According to the Kenya Bankers Association, though home prices were on an upward trajectory in the second quarter of 2016, the climb was quite minimal to write home about. "The average cost of houses across the country increased by 1.74 per cent over in quarter two, compared to 1.4 per cent rise recorded in the first quarter of the year. The fixed base index showed prices grow at a slower rate across all the regions, a pointer to the general trend towards entrenching house price stabilization," said Jared Osoro, KBA director of research and policy.

Despite the slow movement of housing units, stakeholders are still optimistic that real estate remains a viable investment vehicle. They have always downplayed the much talked about housing bubble bursting despite the price of houses rising beyond what could be said to be their true value in recent years.

Developers and financiers have argued that the Kenyan market is fundamentally different from the Western countries that experienced a crash eight years ago.

According to Ian Henderson, managing director at Superior Homes Kenya, lenders in the UK financed home purchases to the tune of "four times the annual earnings of buyers without any real due diligence."

Lenders, he says, were heavily exposed in case of default. Availability of easy credit in the UK and the United States created a situation where lenders were more concerned on sales than in the borrowers' ability to repay.

"You could walk into a bank branch with no deposit and walk out with enough to buy your property and an extra 10 per cent to spend as you wish," he says.

The Western markets were made worse by speculators who could pay a small percentage during construction and "flipping" the homes to new owners upon completion.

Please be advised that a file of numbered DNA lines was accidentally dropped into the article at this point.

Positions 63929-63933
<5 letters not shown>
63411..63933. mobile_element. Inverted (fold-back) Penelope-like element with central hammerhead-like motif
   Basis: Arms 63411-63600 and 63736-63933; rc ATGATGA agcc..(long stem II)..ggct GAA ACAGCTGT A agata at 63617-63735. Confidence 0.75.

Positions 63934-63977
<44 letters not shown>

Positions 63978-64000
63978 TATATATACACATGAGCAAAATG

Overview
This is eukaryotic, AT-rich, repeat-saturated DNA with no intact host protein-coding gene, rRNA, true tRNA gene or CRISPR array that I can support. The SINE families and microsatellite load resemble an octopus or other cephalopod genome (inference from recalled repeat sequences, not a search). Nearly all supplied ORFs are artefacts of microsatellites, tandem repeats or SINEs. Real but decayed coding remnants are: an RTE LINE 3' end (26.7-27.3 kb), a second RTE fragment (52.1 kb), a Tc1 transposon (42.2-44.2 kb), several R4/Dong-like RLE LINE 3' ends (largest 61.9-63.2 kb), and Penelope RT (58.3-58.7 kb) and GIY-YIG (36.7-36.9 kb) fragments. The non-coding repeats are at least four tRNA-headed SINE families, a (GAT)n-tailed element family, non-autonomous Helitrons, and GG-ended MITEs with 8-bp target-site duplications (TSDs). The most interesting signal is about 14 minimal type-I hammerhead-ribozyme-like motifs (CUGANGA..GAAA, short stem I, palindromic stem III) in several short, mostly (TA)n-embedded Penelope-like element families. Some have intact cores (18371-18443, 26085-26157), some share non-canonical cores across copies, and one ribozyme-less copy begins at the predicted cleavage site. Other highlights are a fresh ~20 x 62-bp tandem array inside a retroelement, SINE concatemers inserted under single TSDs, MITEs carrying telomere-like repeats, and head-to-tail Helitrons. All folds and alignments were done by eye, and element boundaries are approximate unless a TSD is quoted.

With interest rates dropping and strict lending requirements abandoned, it was estimated that "56 per cent of new home purchases during that period were made by people who otherwise would not afford them under normal lending requirements," stated the online Investopedia.

In the long run, demand for new units decreased or stagnated in these markets while supply increased resulting in sharp drop in prices. The bubble had burst!

Still, does the spiraling non-performing loan book not an indicator of a slowdown in the sector? I posed this question to Frank Ireri, group managing director at HF Group. "I am not worried at all at what is termed as a non-performing loan in the housing sector. Such a loan is well secured and it only termed as non-performing, not due to the borrower's inability to repay but due to government bureaucracy that delays the property registration process," he says.

It can take almost a year for individual units in a large project to be registered. "We have even allowed people to occupy our new project in Komarock without receiving payments due to such paperwork delay by the government," he adds.

According to Ireri, financiers have tried to lobby the government to amend the Banking Act so that the period in which such loans are treated as non-performing can be extended from the "current six months to at least a year" with little success.

Well, only time will tell if the lull will result in a storm in the sector or the clouds will just dissipate.